Volker Crone
About the End of Darkness

On the night of 17 January 1994, the power went out after an earthquake in the megalopolis of Los Angeles. Shortly thereafter, the city’s emergency call centres received many calls. The callers reported that they had seen huge, extraordinary silvery clouds in the night sky. The sudden darkness and complete absence of electric light had made the Milky Way visible. The invention of gas lamps and, later, electric lighting allowed artificial illumination to penetrate all areas of life. Since then, society has increasingly moved away from natural circadian rhythms. As always, night stands for the evil and the hidden. In contrast, light symbolises awareness, protection and knowledge. The night sky is constantly dimmed by light emissions; a clear view of the sky is not possible. With this photoessay, Volker Crone questions the constant availability of light.

  • Artificiality
  • Optimisation
  • Science
3 Questions
1. The door opener: Can you describe a formative moment in your career as a visual journalist?

One defining moment I particularly cherish as a photographer is the moment of recognition. There is one nearly every time. You learn a bit more, or learn something completely new about the thing you’re working on, about the people you’re working with or about yourself. Sometimes you learn that certain things don’t look or happen in any way you had anticipated. That is the exciting moment when you have to leave your set list behind so you can respond to what is actually happening.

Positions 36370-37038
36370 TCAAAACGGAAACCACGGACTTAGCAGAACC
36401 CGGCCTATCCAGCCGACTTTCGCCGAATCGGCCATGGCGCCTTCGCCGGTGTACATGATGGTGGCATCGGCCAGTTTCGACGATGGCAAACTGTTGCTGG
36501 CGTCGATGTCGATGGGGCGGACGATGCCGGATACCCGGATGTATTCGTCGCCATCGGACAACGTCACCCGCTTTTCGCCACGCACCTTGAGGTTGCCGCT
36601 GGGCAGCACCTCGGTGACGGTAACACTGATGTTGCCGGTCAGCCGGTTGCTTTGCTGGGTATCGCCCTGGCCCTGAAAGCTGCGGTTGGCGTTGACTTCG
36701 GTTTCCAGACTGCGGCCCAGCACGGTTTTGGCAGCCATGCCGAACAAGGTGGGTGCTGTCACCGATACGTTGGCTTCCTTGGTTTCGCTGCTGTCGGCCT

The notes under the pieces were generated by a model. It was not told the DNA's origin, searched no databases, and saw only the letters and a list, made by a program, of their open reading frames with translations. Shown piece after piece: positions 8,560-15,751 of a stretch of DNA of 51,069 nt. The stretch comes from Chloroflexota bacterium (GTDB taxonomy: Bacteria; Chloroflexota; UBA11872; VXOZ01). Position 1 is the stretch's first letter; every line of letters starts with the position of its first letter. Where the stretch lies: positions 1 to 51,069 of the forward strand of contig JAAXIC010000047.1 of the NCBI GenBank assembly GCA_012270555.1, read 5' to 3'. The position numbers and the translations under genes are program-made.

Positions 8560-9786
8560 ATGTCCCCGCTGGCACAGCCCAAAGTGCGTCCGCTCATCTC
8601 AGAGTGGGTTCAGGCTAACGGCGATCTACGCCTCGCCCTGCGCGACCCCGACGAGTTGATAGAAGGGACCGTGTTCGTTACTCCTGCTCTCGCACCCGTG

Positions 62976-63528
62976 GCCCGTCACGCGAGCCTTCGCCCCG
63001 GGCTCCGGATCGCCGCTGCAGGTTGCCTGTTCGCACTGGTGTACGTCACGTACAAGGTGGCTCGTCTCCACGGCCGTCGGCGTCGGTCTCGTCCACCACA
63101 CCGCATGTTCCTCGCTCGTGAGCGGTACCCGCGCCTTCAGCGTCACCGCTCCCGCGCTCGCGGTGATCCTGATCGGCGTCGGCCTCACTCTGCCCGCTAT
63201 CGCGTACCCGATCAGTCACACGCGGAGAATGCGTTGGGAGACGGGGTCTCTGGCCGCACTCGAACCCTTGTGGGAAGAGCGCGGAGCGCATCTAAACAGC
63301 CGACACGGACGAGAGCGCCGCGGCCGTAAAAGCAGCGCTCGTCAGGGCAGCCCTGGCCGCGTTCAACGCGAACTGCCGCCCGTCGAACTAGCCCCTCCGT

2. The decisive moment: When did you first encounter your topic and why did you decide to cover it photographically?

For a long time, I’ve been interested in how artificial light changes the mood and character of our living spaces both overnight and as a general rule. But I didn’t start working on it until I had understood the ecological and social relevance of the subject. The camera is the most suitable tool, for me and for this topic, as taking photos is nothing more than recording light.

3. The future: What could the visual journalism of the future be like?

I would like the visual journalism of the future to be ethically enlightened, responsible, moral and critical (even of itself). It should be steered much less by economic considerations. The boundaries of photographic narratability and the pictorial worlds created by visual journalism should constantly be re-examined. The photographs produced in this way will then look the way the photographer thinks they should look.


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The section from the video shows the photographer during an examination in a sleep laboratory.

The photographer Volker Crone explains his motivation for doing an examination in the sleep laboratory for his work.

The data sheet shows the scientific results of Volker Crone’s sleep.

Curated by Jan Nasemann

© for all photos by the photographers
© for videos Lumix Festival Hanover, if not indicated otherwise.

*1988 in Papenburg, Germany
After working as a postman, night porter and assembly-line worker, and breaking off his study of Philosophy, Volker Crone studied Photojournalism and Documentary Photography at Hanover University of Applied Sciences and Arts. His conceptual, documentary-photographic work won both the Newcomer Award at the Photo Festival Horizonte Zingst and the BFF Promotional Award in 2018. In 2019, Crone was awarded the Acatech PUNKT Prize for technique photography.


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